Joining Roger Ohanesian and a team of other doctors on the Armenian EyeCare Project’s 26th Medical Mission in June 2005, Dr. Anthony Aldave performed the country’s first artificial cornea implant.
An Assistant Professor of Ophthalmology, Aldave is a full-time faculty member of the UCLA Jules Stein Institute, spending about 70 percent of his time in direct patient care and 30 percent in research activities.
Beyond his faculty responsibilities, Dr. Aldave serves as Director of the Cornea & External Disease Fellowship Program, Director of the Jules Stein Eye Institute Eye Bank, and Interim Director of the Vision Genetics Center. His awards and honors — too numerous to list them all — include a 2000-2001 Heed Ophthalmic Foundation Fellowship, a 2001-2002 American Ophthalmological Society-Knapp Testimonial Fund Fellowship and the 2001 Claes Dohlman Society Award given to the top Cornea and Refractive Surgery Fellow in the country.
Driven by his unwavering commitment to his patients, this accomplished and highly respected ophthalmologist defines success as a doctor as being able to offer his patients “more” — better skills, newer technologies, deeper caring and greater hope.
Born in Eugene, Oregon and raised in Austin, Texas, Dr. Aldave showed an early interest in both medicine and the law, though medicine eventually won. As a medical student at the University of Texas Medical Branch at Galveston — he graduated first in his class in 1996 — Dr. Aldave had the opportunity to observe ophthalmologic surgery and was drawn to the intensity and “precision” involved in working with the human eye.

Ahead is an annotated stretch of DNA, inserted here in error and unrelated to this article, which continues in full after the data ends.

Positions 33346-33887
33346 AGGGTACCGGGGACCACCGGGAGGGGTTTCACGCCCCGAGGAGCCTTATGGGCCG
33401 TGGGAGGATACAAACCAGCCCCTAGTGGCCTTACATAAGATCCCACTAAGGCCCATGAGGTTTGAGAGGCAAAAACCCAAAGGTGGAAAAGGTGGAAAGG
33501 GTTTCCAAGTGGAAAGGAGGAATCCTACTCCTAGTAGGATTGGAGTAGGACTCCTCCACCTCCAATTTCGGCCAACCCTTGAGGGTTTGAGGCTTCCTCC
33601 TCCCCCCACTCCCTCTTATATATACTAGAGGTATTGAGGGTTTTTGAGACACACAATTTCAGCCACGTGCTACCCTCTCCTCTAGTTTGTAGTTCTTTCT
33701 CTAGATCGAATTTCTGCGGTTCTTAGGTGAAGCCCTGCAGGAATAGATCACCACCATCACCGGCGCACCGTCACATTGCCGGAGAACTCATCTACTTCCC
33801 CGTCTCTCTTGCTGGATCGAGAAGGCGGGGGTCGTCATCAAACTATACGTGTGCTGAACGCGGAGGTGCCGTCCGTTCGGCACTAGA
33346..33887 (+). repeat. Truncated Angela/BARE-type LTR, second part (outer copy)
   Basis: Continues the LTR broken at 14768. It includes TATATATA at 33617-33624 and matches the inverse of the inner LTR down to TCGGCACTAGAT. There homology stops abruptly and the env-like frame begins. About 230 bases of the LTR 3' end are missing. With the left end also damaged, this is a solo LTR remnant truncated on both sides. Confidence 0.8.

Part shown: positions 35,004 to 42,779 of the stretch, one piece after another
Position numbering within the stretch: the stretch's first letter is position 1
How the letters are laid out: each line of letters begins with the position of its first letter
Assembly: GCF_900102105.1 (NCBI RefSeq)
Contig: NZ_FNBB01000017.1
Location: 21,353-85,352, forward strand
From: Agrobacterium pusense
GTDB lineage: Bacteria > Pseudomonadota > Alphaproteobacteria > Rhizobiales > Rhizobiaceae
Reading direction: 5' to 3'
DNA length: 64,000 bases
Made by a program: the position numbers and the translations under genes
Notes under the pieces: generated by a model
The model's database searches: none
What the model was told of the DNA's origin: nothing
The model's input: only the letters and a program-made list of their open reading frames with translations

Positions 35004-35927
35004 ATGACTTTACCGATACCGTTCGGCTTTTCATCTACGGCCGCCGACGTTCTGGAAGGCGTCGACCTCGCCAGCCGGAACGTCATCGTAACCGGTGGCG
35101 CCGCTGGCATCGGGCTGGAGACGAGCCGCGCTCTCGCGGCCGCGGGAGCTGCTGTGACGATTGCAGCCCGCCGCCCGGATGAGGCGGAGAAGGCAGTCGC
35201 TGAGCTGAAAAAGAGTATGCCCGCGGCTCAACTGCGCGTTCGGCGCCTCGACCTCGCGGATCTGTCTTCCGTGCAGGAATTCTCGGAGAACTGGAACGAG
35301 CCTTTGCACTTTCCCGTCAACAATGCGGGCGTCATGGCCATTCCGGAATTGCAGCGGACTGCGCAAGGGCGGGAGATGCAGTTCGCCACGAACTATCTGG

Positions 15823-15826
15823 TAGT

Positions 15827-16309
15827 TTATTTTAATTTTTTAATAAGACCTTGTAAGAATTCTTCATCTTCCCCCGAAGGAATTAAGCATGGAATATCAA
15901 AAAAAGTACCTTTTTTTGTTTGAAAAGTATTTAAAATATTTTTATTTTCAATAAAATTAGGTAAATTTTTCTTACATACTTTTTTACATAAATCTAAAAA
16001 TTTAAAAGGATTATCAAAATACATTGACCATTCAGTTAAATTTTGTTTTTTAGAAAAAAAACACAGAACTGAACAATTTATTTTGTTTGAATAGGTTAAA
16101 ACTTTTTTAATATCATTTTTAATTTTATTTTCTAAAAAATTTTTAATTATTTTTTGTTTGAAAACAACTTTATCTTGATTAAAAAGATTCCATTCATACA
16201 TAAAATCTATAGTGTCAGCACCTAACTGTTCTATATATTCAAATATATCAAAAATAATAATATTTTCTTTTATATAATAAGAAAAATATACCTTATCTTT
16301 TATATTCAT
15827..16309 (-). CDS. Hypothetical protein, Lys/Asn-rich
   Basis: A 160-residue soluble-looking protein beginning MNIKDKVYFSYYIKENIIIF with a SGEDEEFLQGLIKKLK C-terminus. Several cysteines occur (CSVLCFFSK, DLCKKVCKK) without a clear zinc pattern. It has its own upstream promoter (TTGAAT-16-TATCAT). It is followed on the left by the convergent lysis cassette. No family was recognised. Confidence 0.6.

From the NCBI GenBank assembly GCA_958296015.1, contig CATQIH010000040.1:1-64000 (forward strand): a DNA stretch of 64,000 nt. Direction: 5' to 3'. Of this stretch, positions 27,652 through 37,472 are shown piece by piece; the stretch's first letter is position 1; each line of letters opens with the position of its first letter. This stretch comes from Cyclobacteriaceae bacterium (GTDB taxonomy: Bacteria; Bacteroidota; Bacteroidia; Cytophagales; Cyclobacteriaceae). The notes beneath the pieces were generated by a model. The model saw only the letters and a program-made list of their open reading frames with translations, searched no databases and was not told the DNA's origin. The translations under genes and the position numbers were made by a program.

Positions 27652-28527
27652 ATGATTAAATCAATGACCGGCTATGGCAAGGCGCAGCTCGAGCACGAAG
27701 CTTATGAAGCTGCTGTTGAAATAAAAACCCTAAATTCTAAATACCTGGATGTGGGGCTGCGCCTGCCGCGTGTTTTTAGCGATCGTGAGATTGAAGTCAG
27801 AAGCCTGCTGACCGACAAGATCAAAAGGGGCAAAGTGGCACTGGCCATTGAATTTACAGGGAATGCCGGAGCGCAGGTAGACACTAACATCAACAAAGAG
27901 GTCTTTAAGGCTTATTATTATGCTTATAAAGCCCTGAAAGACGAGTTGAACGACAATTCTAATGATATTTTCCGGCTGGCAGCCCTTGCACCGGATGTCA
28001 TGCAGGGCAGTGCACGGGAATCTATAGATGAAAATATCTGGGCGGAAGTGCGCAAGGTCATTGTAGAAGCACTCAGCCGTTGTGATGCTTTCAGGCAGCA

“It’s a specialty where compulsive personalities are rewarded,” he explains.
Searching for a way to give “more” to patients who had multiple failed cornea transplants, Dr. Aldave looked to artificial cornea implantation as an option. In 2003, he performed America’s second implantation of an Australia-developed AlphaCor artificial cornea. At the Malayan Ophthalmological Center (MOC) in Yerevan, he performed the one-to-two-hour procedure using the FDA-approved Boston Keratoprothesis, developed by Dr. Claes Dohlman of the Massachusetts Eye and Ear Infirmary.
Prior to his trip to Armenia, Dr. Aldave went to Mexico on a medical mission in 1997. In Mexico, he was discouraged by their limited ability to affect change due to the conditions of the facilities and lack of follow-up care. “Armenia is different,” says Dr. Aldave. Comparing the state of ophthalmic care in Armenia to other underdeveloped countries, he states that Armenia is in the unique position of having adequate equipment and many well-trained doctors while still needing help from abroad. He experienced “compelling contradictions” in Armenia — remnants of communism colored with Western influence. He gives the example of operating at the MOC, where state-of-the-art equipment and instruments — donated by the AECP — are available, while disposable surgical gowns and drapes, taken for granted in the United States, are not.